L’Homme Presse put himself firmly in the Cheltenham Gold Cup reckoning as he made light work of Newcastle’s Betfair Exchange Rehearsal Handicap Chase on his return to action.
The Venetia Williams-trained gelding won five races on the bounce last term, culminating in a Grade One success in the Brown Advisory Novices’ Chase at Cheltenham before meeting with defeat on his final start at Aintree.
Making his first start of the campaign in the hands of Charlie Deutsch, he travelled prominently throughout the near three-mile contest.
Having started as the 6/4 favourite, the gelding jumped fluently bar one error and was comfortably ahead of Mark Walford’s Into Overdrive on the line, prevailing by a cosy length. Happygolucky was a further three lengths back in third.
L’Homme Presse was rerouted from a planned run at Ascot last week on account of unsuitable ground and owner Andy Edwards was delighted with his opening effort under top weight of 12st, with Betfair cutting the winner to 7/1 from 10s for the Festival in March.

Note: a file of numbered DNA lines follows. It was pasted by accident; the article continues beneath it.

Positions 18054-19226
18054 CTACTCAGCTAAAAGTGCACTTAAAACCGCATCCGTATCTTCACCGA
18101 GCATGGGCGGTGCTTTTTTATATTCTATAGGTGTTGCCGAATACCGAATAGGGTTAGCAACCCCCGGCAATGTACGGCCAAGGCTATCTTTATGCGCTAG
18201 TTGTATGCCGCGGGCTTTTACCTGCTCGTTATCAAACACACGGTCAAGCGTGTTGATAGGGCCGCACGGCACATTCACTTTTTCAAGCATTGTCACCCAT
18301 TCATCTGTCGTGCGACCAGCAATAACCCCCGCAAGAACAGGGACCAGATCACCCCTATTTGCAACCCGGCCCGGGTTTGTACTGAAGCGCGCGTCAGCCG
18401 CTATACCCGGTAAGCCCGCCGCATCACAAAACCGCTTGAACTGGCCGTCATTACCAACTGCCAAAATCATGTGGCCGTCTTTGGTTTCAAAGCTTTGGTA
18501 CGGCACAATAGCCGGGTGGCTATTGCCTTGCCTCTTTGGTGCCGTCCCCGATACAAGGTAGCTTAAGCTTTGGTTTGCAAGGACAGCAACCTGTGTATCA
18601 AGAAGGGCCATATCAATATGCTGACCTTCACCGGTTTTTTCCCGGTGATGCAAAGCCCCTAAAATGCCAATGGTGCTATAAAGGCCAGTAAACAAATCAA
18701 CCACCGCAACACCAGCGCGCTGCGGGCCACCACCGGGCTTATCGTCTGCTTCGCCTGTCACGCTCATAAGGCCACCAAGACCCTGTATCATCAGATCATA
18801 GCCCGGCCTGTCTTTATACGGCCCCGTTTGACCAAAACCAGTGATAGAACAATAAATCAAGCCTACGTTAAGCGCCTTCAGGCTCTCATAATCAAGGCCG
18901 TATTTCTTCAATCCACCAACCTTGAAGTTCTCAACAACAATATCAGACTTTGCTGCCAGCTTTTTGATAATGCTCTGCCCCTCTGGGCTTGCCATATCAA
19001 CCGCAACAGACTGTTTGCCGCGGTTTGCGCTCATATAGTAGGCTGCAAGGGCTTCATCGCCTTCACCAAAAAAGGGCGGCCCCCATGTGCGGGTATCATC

He said: “I was really relaxed all week, not worried at all – not about winning, but just relaxed about my horse. He’s just class. First run of the season, to do that. Venetia said he was ready to race, but would come on a lot for that.
“The scare, that woke him up where he nearly went, that was probably the best thing to happen because he was flying away thinking ‘oh, this is easy’. Once that was done, he woke up and was very clever at his fences after that.
“He’s only jumped three fences since Aintree, he’s only schooled once, because of the ground and travelling to Ascot. That was the only thing I concerned about, he might be a bit ring-rusty around his fences.
“We said if they go off silly to tuck him in behind and just follow, but he just travelled so well and all of a sudden he was in front again. It’s wonderful and we’re very lucky.”
Edwards added: “I don’t know (where he goes next) but it would have to rain a lot to go to the King George (at Kempton on Boxing Day).
“Venetia said ‘let’s do it in two halves’, do up to the new year in one half and then we worry about the second half later.”